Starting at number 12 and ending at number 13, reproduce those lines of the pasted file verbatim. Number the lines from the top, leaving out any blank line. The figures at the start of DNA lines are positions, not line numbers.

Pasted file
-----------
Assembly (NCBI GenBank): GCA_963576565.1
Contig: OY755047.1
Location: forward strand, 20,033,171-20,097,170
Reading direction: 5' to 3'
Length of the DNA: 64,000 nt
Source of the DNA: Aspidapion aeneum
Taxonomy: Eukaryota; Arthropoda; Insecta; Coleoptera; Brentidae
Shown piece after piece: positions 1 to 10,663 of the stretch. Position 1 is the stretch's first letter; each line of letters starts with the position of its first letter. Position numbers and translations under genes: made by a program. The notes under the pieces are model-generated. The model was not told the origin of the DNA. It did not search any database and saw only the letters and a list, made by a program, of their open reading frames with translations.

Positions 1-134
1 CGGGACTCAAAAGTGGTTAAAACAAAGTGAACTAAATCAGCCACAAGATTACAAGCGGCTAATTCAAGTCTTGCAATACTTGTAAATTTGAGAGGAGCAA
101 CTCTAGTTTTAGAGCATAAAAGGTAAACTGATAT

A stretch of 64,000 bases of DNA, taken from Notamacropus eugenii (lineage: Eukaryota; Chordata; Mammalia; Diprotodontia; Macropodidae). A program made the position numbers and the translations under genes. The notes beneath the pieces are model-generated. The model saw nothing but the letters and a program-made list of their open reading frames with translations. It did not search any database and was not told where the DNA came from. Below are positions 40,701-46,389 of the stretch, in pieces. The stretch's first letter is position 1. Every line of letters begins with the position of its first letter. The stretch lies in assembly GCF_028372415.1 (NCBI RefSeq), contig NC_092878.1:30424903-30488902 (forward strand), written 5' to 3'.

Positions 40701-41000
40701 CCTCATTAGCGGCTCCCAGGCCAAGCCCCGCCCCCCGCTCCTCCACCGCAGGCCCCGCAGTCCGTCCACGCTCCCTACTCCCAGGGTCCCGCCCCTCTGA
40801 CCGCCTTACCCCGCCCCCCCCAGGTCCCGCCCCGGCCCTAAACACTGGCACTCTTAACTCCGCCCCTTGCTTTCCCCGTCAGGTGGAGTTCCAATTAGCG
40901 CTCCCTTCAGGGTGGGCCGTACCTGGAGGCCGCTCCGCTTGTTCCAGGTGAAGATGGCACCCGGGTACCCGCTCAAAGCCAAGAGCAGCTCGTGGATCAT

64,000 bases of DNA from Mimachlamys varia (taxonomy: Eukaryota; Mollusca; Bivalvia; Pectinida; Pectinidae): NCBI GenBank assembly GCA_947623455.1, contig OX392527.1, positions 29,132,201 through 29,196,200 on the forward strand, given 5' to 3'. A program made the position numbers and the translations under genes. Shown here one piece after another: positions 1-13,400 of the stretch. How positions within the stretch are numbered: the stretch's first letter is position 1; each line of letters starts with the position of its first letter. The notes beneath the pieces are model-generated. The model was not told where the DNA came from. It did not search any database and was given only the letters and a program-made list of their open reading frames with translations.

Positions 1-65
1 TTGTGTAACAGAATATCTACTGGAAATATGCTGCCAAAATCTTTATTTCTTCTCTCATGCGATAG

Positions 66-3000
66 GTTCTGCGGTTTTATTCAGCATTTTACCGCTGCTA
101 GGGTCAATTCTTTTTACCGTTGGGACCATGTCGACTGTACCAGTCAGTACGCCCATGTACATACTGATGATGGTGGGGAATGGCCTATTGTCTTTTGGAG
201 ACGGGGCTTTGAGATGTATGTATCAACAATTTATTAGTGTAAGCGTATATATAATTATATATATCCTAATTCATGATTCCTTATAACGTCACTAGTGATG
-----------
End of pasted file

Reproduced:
A stretch of 64,000 bases of DNA, taken from Notamacropus eugenii (lineage: Eukaryota; Chordata; Mammalia; Diprotodontia; Macropodidae). A program made the position numbers and the translations under genes. The notes beneath the pieces are model-generated. The model saw nothing but the letters and a program-made list of their open reading frames with translations. It did not search any database and was not told where the DNA came from. Below are positions 40,701-46,389 of the stretch, in pieces. The stretch's first letter is position 1. Every line of letters begins with the position of its first letter. The stretch lies in assembly GCF_028372415.1 (NCBI RefSeq), contig NC_092878.1:30424903-30488902 (forward strand), written 5' to 3'.

Positions 40701-41000